Don't ask, Don't Wonder

Don’t Ask, Don’t Wonder 121910

Fringe remarks: Ribald and disrespectful, there’s nothing here for decent folk
These remarks represent only the view of the Fringe editor, and not the rest of the God fearing, clean living people associated with the Prospect.  The Prospect denies the desire to be sued by anyone.

You must be at least this tall to read this article: 5 feet.  

A bill to repeal “Don’t ask, don’t tell” has passed, and only awaits Obama’s signature.  Readers might remember that “Don’t ask, Don’t Tell” is a cutesy name for pretending gay people don’t exist in the military.  It was passed as law in 1994.

TITLE 10 > Subtitle A > PART II > CHAPTER 37 > § 654
(14) The armed forces must maintain personnel policies that exclude persons whose presence in the armed forces would create an unacceptable risk to the armed forces’ high standards of morale, good order and discipline, and unit cohesion that are the essence of military capability.

Rainbow flag of Lesbians, Gays, Bisexuals, Transgendered or the Differently Hornied

Apparently the first U.S. soldier to be literally drummed out of the corps for shaking the wrong hand of another soldier was Lt. Frederick Gotthold Enslin, who “served under” George Washington.  Fred “Gotthold” Enslin apparently attempted sodomy with “John Monhort a soldier".  He “attempted sodomy”?  One has to wonder what difficulties might have arisen, or not arisen, to result in “attempted” sodomy.  Is it more difficult than one imagines?  Isn’t it fairly “straight forward” to accomplish?  Was Monhort ticklish?  
Enslin was only a Lt., maybe the boys were just inexperienced.  

In the interest of full coverage, we’ll remind our readers that sodomy is also possible with a female partner or any number of mammal and bird and, who knows, maybe even fish species.  Birds and fish have just the one “vent”, so “sodomy” might not be the appropriate word here; your Fringe Editor has never batted for that particular team.  At some point, no doubt, the law becomes very complicated (we might ask County Council Jim Curtis about it some day, though this might be a legal specialty).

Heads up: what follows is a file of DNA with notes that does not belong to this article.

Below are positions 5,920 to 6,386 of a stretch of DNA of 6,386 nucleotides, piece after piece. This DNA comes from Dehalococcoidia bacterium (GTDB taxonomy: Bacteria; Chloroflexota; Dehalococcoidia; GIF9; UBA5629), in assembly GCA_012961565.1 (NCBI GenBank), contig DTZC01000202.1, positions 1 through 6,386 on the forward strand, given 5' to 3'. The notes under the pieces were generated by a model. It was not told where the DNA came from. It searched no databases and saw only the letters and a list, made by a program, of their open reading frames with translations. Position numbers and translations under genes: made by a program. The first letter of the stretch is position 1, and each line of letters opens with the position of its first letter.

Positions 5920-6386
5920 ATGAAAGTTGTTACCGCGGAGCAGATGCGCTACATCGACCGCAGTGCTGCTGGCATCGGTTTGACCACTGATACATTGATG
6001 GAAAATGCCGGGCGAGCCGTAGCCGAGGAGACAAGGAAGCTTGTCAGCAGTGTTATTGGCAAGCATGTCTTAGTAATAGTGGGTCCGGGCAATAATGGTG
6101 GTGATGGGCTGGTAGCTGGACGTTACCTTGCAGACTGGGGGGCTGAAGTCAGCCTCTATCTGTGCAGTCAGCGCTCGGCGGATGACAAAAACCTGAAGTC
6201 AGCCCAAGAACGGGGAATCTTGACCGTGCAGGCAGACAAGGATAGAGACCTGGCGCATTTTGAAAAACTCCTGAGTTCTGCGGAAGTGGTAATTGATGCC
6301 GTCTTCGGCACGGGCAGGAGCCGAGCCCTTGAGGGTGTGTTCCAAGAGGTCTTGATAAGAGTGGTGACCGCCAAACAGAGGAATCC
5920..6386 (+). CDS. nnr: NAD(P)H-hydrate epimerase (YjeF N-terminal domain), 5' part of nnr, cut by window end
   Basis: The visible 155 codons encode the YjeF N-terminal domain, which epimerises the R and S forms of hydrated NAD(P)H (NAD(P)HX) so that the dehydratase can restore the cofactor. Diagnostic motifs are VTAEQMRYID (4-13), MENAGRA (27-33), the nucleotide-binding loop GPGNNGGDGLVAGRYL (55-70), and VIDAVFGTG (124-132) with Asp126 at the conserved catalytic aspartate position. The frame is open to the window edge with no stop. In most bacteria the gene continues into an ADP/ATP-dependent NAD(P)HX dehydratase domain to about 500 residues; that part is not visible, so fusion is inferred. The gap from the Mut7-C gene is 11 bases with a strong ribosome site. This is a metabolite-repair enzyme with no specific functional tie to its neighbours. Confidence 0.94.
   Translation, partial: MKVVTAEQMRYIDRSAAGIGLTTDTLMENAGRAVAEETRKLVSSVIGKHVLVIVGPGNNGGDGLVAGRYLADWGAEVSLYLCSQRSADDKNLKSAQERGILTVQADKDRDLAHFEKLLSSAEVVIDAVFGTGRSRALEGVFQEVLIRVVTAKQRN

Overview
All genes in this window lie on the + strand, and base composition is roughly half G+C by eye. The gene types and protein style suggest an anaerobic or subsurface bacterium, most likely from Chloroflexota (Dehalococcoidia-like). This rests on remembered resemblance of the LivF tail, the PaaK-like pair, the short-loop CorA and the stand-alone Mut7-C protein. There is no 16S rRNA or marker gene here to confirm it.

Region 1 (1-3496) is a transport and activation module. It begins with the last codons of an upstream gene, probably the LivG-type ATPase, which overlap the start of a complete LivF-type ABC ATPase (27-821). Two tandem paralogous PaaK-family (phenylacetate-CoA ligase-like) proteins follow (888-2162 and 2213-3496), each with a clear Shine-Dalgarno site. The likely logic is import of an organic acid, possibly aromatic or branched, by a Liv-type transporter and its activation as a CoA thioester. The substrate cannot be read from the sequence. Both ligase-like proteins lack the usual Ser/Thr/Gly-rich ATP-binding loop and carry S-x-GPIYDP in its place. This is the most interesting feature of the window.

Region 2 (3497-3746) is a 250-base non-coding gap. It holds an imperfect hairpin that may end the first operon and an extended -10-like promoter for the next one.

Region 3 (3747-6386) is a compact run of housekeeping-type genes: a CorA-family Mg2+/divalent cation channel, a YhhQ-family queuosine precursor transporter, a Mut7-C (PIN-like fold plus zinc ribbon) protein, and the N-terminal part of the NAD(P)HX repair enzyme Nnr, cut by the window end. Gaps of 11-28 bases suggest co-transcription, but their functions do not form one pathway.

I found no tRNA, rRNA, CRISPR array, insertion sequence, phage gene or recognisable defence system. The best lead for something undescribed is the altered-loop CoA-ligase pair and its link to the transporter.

In addition, we are told gay men also find other ways to “get the job done”.  As inventive and creative as humans are, and as central to the self as sex and sexuality are, it is probably impossible to imagine all the ways people have found to be intimate and sensual.  Most readers would probably prefer we not try to imagine.

In any case, the “Don’t Ask, Don’t Tell”, a novel way of saying “mind your own business and try to pass for straight” was a modest success, but this soldier has to report that openly gay people have been serving in the military for some time.  

Here’s my tale: as a young draftee I was sent, God knows why, to a high security installation in Deutchland.  I worked with a number of interesting people there, but I had one good friend, who I’ll call “Dan” (NHRN), who was more interesting than all the others.  
Dan wasn’t “gay” because most straight people weren’t using the term back then, he was a queer.  Dan wasn’t just queer, either, he was a freaking queen.  How gay was he?  He was so gay even his mother knew.  I do not exaggerate here: he sang Streisand beautifully; cried every time anyone brought up “Love Story”, and wore a purple middie once when we went shopping at the main BX.  He wasn’t just “openly” gay, he was joyously, flamboyantly gay.  He was also intelligent, well read, honest, hard working and had a great sense of humor.  He never hit on me once, and it never occurred to me that he would.  Being older, now, I feel a little rejected by that.